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Under the influence: A look at the students who have made social media more than a hobby

Content creation can be more than light-hearted fun — for some, it’s hard work


Under the influence: A look at the students who have made social media more than a hobby

Content creation can be more than light-hearted fun — for some, it’s hard work

Whether you're chronically online or actually outside touching grass, we all know influencers are taking over our world. They fill our feeds with ring light-illuminated brand deals and 15-second clips of their latest self-tanner routines. Gone are the days of viral sensations like Jenna Marbles and Connor Franta, who once ruled the internet without the help of weekly brand deals. Chapstick challenges, music video parodies and flash mobs have now faded into trends of the past.

These days, a catchy username, a functioning smartphone and a dream are all you need to kick-start your career as an influencer. The simple act of recording your life may be enough to put you on the map, just as it did for TikTok star Emily Mariko, who rose to internet stardom after sharing her beloved salmon rice bowl recipe with the world.

Back when YouTube and the now-deceased six-second-video app Vine captivated the internet's attention, users needed to amass millions of followers to be considered a celebrity. Unless you reached viral territory, your name was largely unheard of on these platforms.

In 2015, Vine began curating users' feeds with a personalized "For You" channel, which was similar to TikTok's "For You" page. With the rise of these personalized algorithms, a user with 100 followers can now achieve virality just as a user with 1 million followers can. And some students at ASU are no stranger to this.


From TikTok to Instagram to YouTube, influencers seem to have infiltrated every corner of the internet. In fact, over 50 million people worldwide consider themselves to be influencers, Forbes reported in 2022.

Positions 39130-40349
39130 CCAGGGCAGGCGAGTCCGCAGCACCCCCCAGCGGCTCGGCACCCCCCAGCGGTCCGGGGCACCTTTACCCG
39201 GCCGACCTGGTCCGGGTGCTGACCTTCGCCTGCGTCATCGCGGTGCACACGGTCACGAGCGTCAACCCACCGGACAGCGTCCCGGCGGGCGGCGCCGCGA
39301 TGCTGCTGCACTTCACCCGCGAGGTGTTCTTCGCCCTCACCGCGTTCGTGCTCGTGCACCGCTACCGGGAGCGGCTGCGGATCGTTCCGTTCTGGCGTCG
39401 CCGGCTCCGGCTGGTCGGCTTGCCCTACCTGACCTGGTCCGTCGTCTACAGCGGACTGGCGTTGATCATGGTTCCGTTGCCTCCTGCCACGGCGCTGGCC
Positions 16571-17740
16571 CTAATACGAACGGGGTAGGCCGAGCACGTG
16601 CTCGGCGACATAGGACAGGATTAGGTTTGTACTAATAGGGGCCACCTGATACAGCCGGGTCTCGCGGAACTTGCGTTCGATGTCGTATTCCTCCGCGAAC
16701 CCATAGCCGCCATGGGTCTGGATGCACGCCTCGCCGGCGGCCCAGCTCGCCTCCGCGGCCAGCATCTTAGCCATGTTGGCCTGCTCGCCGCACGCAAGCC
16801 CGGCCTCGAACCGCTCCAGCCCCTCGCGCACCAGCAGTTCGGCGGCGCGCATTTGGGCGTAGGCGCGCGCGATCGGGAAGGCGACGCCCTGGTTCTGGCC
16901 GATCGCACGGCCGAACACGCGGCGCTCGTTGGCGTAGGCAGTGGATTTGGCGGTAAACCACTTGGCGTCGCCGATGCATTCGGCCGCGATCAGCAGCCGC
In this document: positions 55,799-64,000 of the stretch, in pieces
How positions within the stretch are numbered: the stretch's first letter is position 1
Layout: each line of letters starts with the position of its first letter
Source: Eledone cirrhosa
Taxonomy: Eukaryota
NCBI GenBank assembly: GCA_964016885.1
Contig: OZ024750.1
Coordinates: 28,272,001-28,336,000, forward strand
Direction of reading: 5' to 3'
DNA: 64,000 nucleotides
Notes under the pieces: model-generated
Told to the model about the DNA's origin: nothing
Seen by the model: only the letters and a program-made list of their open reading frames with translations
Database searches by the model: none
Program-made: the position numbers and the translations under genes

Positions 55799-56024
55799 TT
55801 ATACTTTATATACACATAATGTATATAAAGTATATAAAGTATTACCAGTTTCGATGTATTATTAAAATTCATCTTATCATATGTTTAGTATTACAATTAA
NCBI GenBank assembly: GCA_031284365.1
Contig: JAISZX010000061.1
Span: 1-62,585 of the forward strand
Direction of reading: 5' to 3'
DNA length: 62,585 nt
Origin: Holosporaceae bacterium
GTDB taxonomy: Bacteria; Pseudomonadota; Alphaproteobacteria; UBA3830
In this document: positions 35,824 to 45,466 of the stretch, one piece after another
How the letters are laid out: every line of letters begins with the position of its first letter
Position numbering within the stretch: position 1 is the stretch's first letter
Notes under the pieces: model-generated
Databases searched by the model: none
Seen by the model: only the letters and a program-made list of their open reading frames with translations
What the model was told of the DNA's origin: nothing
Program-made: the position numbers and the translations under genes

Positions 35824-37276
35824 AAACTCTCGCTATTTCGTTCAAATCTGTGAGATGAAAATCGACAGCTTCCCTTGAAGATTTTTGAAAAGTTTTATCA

As influencer culture continues to seep into users' everyday lives, criticism of these online personalities has only grown louder. Many online viewers have mocked influencers for being out of touch in their digital bubbles, especially when they complain that content creation is exhausting.

Even though working as a full-time content creator may not be a true 9-to-5, stereotypes that influencer work is effortless could not be further from the truth, according to ASU alum Caitlin O'Reilly.

"People only see the end product," she said. "They're used to seeing a 10-second video, and that's it. They don't see what goes on behind the scenes."

O'Reilly, who graduated from ASU in 2018 after studying marketing and entrepreneurship, has been creating online content since her junior year of college.

"I have a passion for fashion, and I love to combine that with my Navajo culture," O'Reilly said. "My mission with my brand is to encourage other people to reconnect with their culture and embrace it through style and everyday living."

O'Reilly currently boasts over 10,000 Instagram followers under her handle, @nizhonifulme, and she's also amassed thousands of followers on Facebook and YouTube. Her brand name, Nizhóníful Me, takes inspiration from the Navajo-English slang term "nizhóníful," which means "beautiful." On her Instagram, you can peek into her moccasin collection, try her recipe for Native peach tea and journey along with her through traveling vlogs.